But it isn’t just employment. Almost every aspect of life—the sports we play, the clothes we wear, what children are taught in schools, the books and news we read, the television we watch—is predominantly influenced by the West. With white privilege integrated across the region, expat communities routinely get away with bad behavior. In the early days of COVID-19, they were some of the worst offenders of the rules about wearing masks, gathering in groups, and social distancing. From Kuala Lumpur to Bangkok, individual expats did not appear to feel an obligation to the welfare of the local population. In Hong Kong, a news report said the expat community was “widely perceived” to be “more reluctant to engage in social distancing or put on masks,” and spoke of a “cultural gulf.”
The preferential treatment accorded to white people is so widespread that even wealthy, Western-educated Asians can experience discrimination in restaurants, airports and upscale shops. Many will know the humiliating experience of being challenged at the entrances to posh apartment buildings or hotels, while white people are allowed to saunter through.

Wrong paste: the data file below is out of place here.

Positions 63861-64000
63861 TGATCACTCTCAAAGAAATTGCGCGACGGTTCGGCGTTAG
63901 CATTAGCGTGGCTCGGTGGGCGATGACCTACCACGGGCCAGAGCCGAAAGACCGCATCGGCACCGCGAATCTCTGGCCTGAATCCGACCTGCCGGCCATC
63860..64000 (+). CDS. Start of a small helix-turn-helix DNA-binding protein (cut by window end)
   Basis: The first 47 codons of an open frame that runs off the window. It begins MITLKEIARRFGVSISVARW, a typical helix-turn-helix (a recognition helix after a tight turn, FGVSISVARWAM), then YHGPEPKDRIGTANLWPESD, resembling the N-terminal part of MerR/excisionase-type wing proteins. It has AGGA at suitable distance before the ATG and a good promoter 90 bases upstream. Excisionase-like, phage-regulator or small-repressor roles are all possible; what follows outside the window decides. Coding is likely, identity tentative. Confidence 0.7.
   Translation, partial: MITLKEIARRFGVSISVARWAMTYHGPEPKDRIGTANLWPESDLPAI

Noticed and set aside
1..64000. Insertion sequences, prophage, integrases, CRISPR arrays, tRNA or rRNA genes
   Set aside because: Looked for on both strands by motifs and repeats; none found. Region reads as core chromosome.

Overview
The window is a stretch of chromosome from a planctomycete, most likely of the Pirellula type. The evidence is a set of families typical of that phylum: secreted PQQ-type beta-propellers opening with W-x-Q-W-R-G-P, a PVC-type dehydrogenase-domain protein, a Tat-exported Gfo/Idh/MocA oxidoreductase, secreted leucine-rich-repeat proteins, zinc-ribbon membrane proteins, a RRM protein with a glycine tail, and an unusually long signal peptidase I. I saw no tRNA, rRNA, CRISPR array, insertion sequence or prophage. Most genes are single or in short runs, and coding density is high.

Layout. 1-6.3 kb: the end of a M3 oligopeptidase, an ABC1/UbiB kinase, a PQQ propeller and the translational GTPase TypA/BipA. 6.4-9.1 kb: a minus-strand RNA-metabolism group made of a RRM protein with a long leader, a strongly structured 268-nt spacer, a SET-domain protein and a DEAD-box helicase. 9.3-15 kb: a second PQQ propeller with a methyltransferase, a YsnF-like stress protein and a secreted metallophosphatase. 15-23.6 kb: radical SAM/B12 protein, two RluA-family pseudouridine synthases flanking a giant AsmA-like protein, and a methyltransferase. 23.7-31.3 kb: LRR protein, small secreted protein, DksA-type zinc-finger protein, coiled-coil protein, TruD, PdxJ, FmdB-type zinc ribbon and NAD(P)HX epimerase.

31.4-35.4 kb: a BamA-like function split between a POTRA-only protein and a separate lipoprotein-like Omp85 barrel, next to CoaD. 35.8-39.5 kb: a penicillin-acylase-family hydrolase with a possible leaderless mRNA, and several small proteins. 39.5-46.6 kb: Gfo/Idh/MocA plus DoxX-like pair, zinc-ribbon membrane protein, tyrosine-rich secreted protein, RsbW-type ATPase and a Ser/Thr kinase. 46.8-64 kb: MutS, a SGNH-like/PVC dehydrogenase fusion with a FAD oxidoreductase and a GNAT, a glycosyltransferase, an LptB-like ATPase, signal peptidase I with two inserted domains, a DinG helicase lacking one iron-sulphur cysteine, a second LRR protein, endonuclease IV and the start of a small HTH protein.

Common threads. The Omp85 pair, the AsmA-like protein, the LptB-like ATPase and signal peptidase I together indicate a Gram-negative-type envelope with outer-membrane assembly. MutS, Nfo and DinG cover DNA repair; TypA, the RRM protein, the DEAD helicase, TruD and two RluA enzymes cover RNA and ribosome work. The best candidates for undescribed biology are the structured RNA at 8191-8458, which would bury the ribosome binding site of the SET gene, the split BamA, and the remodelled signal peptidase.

The Kidman affair also invites discussion of an often ignored subject—that white women profit from this structural racism. It confers privileges that they leverage even as they selectively oppose other injustices that affect them, such as sexism. Common conversations around the privilege of white women extend to Karens, white savior complex, white tears, and missing white women syndrome. These phenomena are not seen as having anything like the impact of white men. But white women are certainly the allies of white men, who are often portrayed as the sole flag bearers of Western efforts to maintain economic and social power across the globe.
Nicole Kidman may not perceive herself as part of that pecking order. She once famously refused to use a racial slur in the script of The Paperboy and that is to her credit. But while she may reject the most obvious and offensive acts of racism, the truth is that she remains the beneficiary of a wretched global system—one that is obligingly upheld, far too often, by non-white people themselves. However sensitively Expats tries to portray race, it is now associated with a callous display of white privilege, and Eastern obsequiousness, in their crudest forms.